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    Fair Value Measurements and Audit Fees: Evidence from the...
    research summary posted March 1, 2015 by Jennifer M Mueller-Phillips, tagged 01.0 Standard Setting, 01.03 Impact of New Accounting Pronouncements, 11.0 Audit Quality and Quality Control, 11.04 Industry Experience 
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    Title:
    Fair Value Measurements and Audit Fees: Evidence from the Banking Industry
    Practical Implications:

    Overall, the results support concerns expressed by some observers that greater use of fair value measurements for financial instruments will trigger increased audit fees. We believe our results validate the compliance cost concerns expressed by some preparers (i.e. higher audit fees), and provide interesting and timely evidence relevant to the ongoing debate regarding the increased use of fair value measurements for financial instruments (FASB 2010; ABA2010).

    For more information on this study, please contact Michael Ettredge.

    Citation:

    Ettredge, M. L., Xu, Y., & Yi, H. S. (2014). Fair value measurements and audit fees: evidence from the banking industry. Auditing: A Journal of Practice & Theory 33(3): 33-58.

    Keywords:
    audit fees, fair value measurements, FAS 157, ASC 820, banks
    Purpose of the Study:

    This study examines the association between audit fees and the proportions of fair-valued assets held by the sample of public U.S. bank holding companies. Motivated by claims that fair-valued assets are unusually difficult to audit (Bratten et al., 2013), we explore

    • whether audit fees are positively associated with the proportions of bank assets that are fair-valued, and whether this relation is more evident for the least verifiable (Level 3) fair-valued assets. 
    • whether auditors who are bank industry specialists charge more or less than other auditors to audit banks and, in particular, to audit fair-valued bank assets.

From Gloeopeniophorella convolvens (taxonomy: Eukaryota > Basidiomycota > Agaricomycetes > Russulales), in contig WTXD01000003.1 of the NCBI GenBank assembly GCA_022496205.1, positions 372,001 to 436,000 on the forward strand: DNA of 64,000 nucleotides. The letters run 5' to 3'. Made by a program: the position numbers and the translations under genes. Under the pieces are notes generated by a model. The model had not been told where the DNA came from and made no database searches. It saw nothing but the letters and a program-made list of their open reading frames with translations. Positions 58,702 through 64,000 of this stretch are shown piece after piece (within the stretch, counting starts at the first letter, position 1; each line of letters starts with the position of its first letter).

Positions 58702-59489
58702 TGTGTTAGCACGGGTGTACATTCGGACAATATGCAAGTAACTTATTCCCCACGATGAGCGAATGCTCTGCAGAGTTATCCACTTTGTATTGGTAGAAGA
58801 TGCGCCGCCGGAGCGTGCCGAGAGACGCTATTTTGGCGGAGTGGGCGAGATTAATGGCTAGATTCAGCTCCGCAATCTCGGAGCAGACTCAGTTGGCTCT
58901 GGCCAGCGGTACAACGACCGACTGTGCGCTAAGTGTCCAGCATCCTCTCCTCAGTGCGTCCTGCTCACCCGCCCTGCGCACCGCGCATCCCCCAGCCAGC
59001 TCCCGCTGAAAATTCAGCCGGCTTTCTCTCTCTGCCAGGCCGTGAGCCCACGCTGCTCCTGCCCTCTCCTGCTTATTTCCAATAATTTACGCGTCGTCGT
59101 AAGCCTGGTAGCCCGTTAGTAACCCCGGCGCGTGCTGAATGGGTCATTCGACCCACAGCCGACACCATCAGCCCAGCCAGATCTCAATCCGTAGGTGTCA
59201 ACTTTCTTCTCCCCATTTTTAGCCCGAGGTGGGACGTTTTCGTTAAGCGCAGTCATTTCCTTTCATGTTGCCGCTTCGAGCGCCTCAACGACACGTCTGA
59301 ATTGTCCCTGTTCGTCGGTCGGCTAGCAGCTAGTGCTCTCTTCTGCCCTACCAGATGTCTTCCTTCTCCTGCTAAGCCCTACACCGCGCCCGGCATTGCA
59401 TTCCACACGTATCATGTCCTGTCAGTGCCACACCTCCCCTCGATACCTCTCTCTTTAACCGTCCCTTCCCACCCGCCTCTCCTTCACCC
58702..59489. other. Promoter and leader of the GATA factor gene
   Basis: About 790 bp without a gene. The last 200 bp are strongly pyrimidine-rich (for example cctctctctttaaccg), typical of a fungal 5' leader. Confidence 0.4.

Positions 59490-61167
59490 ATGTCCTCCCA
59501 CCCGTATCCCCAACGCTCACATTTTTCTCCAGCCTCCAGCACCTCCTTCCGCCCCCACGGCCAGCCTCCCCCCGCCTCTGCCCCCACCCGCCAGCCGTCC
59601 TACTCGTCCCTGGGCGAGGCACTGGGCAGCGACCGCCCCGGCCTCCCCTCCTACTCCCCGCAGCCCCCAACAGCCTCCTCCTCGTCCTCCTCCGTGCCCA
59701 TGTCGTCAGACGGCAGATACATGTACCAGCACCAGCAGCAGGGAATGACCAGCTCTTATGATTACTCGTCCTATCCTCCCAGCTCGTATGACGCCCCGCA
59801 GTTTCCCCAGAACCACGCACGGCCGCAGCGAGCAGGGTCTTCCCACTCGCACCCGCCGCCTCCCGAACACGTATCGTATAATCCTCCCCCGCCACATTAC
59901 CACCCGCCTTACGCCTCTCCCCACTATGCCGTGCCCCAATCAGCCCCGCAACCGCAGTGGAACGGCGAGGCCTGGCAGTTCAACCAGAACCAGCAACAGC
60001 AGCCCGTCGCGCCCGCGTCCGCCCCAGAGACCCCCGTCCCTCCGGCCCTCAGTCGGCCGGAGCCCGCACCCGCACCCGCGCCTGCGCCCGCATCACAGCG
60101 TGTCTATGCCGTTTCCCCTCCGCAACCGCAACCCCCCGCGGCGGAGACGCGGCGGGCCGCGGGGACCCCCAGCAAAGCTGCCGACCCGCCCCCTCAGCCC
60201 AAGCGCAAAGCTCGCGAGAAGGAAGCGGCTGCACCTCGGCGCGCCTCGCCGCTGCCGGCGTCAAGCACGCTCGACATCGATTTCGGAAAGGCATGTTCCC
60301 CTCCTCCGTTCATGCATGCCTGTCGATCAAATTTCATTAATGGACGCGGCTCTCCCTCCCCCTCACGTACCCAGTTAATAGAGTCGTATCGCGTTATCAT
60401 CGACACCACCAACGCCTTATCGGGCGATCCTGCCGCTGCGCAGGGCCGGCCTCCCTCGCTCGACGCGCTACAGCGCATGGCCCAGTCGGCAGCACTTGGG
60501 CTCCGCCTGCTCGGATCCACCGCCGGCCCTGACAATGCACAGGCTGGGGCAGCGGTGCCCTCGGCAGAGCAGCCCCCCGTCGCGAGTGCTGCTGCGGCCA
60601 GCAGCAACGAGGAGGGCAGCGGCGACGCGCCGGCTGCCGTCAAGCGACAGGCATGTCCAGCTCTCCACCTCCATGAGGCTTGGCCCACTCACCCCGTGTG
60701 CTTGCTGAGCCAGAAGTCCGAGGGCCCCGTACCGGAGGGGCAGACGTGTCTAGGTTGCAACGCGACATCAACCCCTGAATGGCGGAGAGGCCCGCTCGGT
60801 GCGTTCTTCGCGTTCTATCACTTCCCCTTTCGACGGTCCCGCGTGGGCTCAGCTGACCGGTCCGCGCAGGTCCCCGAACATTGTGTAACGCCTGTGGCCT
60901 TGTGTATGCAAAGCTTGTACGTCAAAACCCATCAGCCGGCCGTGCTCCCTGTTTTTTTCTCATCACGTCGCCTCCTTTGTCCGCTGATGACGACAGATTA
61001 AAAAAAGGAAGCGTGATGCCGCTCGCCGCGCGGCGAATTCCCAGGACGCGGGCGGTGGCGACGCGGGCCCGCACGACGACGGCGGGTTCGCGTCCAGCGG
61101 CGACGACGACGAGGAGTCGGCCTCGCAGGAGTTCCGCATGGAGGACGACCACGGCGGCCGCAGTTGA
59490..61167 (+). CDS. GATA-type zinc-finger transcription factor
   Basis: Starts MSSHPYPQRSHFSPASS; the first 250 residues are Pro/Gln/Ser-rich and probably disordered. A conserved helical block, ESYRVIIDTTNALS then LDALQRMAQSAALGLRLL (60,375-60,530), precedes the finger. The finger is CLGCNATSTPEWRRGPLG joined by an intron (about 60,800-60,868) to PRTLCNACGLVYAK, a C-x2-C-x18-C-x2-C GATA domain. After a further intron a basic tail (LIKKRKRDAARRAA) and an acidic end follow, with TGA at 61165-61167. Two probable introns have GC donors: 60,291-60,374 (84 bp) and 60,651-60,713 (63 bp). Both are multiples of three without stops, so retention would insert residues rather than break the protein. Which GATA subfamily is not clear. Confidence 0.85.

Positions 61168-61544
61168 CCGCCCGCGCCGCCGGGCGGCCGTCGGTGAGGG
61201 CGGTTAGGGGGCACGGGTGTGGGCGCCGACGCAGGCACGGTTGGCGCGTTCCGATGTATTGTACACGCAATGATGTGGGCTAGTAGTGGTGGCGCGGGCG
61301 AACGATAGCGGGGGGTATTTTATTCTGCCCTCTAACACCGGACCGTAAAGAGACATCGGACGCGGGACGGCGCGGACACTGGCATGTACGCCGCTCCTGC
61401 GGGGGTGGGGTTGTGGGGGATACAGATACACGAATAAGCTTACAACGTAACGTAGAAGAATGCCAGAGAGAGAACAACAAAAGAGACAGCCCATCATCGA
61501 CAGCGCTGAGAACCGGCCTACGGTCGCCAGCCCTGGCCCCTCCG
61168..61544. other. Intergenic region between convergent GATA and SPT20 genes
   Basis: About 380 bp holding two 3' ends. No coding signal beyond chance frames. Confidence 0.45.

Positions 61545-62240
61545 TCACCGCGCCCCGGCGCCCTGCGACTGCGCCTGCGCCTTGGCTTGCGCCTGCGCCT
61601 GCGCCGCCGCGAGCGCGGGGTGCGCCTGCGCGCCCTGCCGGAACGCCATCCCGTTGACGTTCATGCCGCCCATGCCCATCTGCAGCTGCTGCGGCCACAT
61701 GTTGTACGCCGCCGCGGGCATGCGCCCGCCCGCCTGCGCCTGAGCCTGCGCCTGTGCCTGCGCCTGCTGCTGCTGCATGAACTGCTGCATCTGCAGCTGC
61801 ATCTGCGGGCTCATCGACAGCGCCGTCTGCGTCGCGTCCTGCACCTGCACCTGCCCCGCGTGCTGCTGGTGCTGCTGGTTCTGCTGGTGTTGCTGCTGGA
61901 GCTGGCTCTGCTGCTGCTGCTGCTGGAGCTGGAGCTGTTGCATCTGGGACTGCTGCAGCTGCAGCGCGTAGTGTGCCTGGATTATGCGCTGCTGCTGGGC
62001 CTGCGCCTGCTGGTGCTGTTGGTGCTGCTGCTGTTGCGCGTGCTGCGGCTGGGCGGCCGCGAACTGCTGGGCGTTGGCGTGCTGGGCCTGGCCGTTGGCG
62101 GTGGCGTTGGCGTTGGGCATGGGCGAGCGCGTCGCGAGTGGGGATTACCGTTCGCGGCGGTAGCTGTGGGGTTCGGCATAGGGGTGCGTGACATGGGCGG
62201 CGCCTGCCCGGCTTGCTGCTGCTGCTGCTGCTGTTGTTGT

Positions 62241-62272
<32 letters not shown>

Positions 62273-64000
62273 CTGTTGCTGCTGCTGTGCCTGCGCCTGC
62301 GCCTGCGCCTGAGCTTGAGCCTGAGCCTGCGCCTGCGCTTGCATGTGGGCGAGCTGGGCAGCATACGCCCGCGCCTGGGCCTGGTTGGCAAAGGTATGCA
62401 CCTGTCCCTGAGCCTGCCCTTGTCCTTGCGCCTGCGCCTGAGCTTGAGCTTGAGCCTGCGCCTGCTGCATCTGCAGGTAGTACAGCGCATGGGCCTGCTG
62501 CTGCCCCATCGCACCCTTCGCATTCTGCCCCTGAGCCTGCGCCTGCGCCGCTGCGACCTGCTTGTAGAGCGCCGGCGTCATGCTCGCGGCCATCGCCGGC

Consistent with the view that audit risk and effort increase with the extent of fair-valued assets, we provide evidence that auditors charge more for higher proportions of assets held in the form of fair-valued assets. Furthermore, within fair-valued assets, the positive association between logged audit fees and the proportions of total assets that are fair-valued using Level 3 inputs is greater than its positive association with the proportions of total assets that are fair-valued using Level 1 or Level 2 inputs. We believe our results validate the compliance cost concerns expressed by some preparers (i.e. higher audit fees), and provide interesting and timely evidence relevant to the ongoing debate regarding the increased use of fair value measurements for financial instruments (FASB 2010; ABA2010). 

    Design/Method/ Approach:

    Our data cover the years 2008-2011 with 299 unique banks for our main tests.

    Findings:

    The paper documents that

    • the proportions of fair-valued assets held by banks are positively associated with audit fees.
    • The positive association between audit fees and the proportions of total assets that are fair-valued using Level 3 inputs is greater than its positive association with the proportions of total assets that are fair-valued using Level 1 or Level 2 inputs.
    • We also document that bank specialist auditors charge lower audit fees to bank clients on average, suggesting cost efficiencies passed to clients as lower fees. However, bank expert auditors charge more for auditing the proportions of total assets that are fair-valued. 
    Category:
    Audit Quality & Quality Control, Standard Setting
    Sub-category:
    Impact of New Accounting Pronouncements, Industry Expertise – Firm and Individual